Msida and TA Xbiex are those neighbourhoods in Malta where most of the locals live and work – so it’s not the area where tourists are usually around. Doesn’t mean those areas haven’t nice corners too.
I lived in Msida. Right away I shall note it is among the most unattractive area when it comes to a tidy housing or clean streets. But as you may know from following my Instagram feed I’m somehow into those places wildly developed by time and life – nicely decorated by the people’s clothes for drying, different generations of cables along the facades, and the busy streets including vegetable sellers placing their products in most funny ways (like on the bonnet of a car) or elderly people sitting in front of their houses watching the street life. I would say that’s Msida.
Well-fitting to that – the small backyard farm right under the balcony of the apartment where I found my place. There was busy life going on. Gangs of cats climbing the stone walls, small rabbits chasing each other (unfortunately a delicacy in Malta), pigeons in variable formations circulating around the block and a cock crowing so penetrant and waking me up each day at 5 am. Sometimes I dreamed about twisting his neck… just kidding :-). That’s the way the small farm below my balcony looked like…
At the same time, and unfortunately somehow connected, especial around the mentioned neighbourhoods, but almost over the entire island, you will find dirt and garbage. Dirt like dog poop on the sidewalks at every other step you take and smelling trash bags placed in front of the houses (not at least because that’s the official way the rubbish gets removed). Supposedly there is no other way to deal with such mentality as many locals are quite ignorant when it comes to recycling. Perhaps a question of time to change. Too often I witnessed situations where people got rid of their trash directly on the street, like it’s the most normal thing one can do. Being careless is not only a matter of garbage; once I watched a construction worker trying to route people around a freshly cemented sidewalk. Most people followed his advice. Well… except one women with a dog throwing the evil eye and the explanation ‘I don’t care’ towards the worker. Poor dog with cement paws then… I was shocked by her rudeness, but her ‘I don’t care’ statement followed me throughout my stay, becoming a running gag for myself explaining the things I evidenced. Its just a shame – not at least because Malta is such a wonderful island!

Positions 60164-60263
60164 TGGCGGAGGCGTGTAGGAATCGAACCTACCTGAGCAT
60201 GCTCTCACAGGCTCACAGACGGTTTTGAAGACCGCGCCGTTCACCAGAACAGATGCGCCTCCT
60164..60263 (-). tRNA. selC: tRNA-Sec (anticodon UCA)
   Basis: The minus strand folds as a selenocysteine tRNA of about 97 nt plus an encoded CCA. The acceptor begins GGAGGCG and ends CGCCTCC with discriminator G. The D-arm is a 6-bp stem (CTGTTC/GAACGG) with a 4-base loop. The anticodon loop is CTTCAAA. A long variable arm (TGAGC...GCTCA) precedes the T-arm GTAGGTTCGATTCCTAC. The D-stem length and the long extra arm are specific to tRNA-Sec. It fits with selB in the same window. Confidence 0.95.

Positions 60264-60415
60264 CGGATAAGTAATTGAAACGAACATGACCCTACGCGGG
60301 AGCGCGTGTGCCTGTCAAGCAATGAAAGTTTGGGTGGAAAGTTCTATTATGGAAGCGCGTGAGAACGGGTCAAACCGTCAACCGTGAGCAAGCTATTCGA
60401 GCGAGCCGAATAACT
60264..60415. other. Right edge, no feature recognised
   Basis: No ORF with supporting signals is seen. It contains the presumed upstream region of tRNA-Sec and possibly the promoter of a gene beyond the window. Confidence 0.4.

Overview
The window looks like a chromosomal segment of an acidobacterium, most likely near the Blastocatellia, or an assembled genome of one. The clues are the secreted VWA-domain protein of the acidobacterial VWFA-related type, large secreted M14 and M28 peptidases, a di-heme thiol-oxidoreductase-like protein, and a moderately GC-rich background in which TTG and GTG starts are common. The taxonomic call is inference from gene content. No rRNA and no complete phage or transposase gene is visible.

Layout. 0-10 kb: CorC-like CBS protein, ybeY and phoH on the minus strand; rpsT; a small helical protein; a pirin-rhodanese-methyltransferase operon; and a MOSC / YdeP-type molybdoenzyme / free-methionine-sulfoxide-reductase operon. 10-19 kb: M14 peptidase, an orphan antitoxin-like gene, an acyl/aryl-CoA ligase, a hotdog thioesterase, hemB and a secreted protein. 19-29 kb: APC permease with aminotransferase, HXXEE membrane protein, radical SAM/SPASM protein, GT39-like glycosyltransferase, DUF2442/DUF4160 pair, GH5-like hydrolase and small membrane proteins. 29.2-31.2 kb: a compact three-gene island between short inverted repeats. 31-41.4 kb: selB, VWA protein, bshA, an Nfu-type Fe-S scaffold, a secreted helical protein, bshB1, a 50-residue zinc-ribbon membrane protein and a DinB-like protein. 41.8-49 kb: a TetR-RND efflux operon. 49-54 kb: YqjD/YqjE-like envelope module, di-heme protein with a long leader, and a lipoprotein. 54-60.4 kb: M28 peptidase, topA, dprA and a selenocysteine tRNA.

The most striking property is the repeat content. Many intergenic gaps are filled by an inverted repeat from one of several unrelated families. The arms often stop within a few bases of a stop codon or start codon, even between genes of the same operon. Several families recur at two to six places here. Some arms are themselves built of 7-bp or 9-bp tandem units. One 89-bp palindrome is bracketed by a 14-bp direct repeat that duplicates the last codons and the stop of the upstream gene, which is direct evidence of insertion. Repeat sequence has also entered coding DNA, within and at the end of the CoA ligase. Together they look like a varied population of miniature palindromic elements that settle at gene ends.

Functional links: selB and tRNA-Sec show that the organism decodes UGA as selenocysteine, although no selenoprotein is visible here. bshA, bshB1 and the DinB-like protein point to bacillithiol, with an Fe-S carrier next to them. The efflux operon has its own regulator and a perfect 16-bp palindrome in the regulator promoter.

Yes, there is unquestionable plenty of beauty too, so let’s move to the positive ;-). Back to Msida street life and my favourite places. First and foremost there is the Parish Church of Saint Joseph. A beautiful baroque building overwhelmingly decorated with hundreds (maybe thousands?) of lights. As I lived on the upper floor of a building directly behind the church I could watch the beautifully illuminated church each day from my balcony. Sometimes, when there was a public holiday or something special to celebrate, and as I mentioned in my post ‘Valletta and the Three Cities’ this happened too often, they transformed the church into a monument of light. Actually, I’m not that much into kitsch, but when it comes to lights I really like it. Just reminding those summer nights on the balcony with a glass of wine and watching the church – was a great time.
When I was walking to work I crossed the Msida Yacht Marina. There is nothing like watching the sunrise over a harbour with hundreds of small sailing yachts and colourfully painted fisher boats right before work – definitely made my day. Same scenario when on my way back home… of course with a dramatic sunset then. Just the right time for hanging around with an ice cream…
When walking along the Yacht Marina in Msida you will directly pass by Ta Xbiex – which took me ages to pronounce. This area starts where the harbour ends and you get to see the sea and the impressing city of Valletta in the background.
There are lots of nice restaurants directly at the sea/harbour – or even better, you can bring your own food and drinks and have a barbecue directly on the seashore. The way of living is one thing I really appreciated about the Maltese people – there is nothing you can’t do. No one getting upset because of loud music or a bbq – great lifestyle! Even though this is not the area with the sandy beaches, it is more than good for cooling-down after work or for a night swim. By the way, if you are into architecture, Ta Xbiex is also the place where most of the embassies are located – nice buildings worth a visit.
My résumé, when in Malta, it’s worth getting a glimpse of the Parish Church of Saint Joseph (especially at night), overwhelmingly shiny during holidays, surrounded by the lively, lovely, and worn-out Msida. Just grab an ice cream and enjoy the scene from the Yacht Marina side.
Cheers with sunbeams.